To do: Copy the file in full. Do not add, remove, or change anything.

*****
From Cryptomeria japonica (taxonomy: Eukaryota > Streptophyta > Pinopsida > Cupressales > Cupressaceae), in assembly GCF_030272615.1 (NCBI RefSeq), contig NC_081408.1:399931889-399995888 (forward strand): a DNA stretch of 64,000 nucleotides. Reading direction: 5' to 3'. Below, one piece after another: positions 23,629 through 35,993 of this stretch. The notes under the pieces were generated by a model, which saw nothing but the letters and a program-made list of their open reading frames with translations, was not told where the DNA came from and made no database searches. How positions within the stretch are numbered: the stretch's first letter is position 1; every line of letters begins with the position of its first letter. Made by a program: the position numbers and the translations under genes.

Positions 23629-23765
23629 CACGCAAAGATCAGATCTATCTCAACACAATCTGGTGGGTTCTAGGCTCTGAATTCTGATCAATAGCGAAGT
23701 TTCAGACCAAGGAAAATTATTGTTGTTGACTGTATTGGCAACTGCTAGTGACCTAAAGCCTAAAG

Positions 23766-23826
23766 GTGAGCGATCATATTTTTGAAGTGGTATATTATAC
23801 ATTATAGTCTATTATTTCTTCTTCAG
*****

From Cryptomeria japonica (taxonomy: Eukaryota > Streptophyta > Pinopsida > Cupressales > Cupressaceae), in assembly GCF_030272615.1 (NCBI RefSeq), contig NC_081408.1:399931889-399995888 (forward strand): a DNA stretch of 64,000 nucleotides. Reading direction: 5' to 3'. Below, one piece after another: positions 23,629 through 35,993 of this stretch. The notes under the pieces were generated by a model, which saw nothing but the letters and a program-made list of their open reading frames with translations, was not told where the DNA came from and made no database searches. How positions within the stretch are numbered: the stretch's first letter is position 1; every line of letters begins with the position of its first letter. Made by a program: the position numbers and the translations under genes.

Positions 23629-23765
23629 CACGCAAAGATCAGATCTATCTCAACACAATCTGGTGGGTTCTAGGCTCTGAATTCTGATCAATAGCGAAGT
23701 TTCAGACCAAGGAAAATTATTGTTGTTGACTGTATTGGCAACTGCTAGTGACCTAAAGCCTAAAG

Positions 23766-23826
23766 GTGAGCGATCATATTTTTGAAGTGGTATATTATAC
23801 ATTATAGTCTATTATTTCTTCTTCAG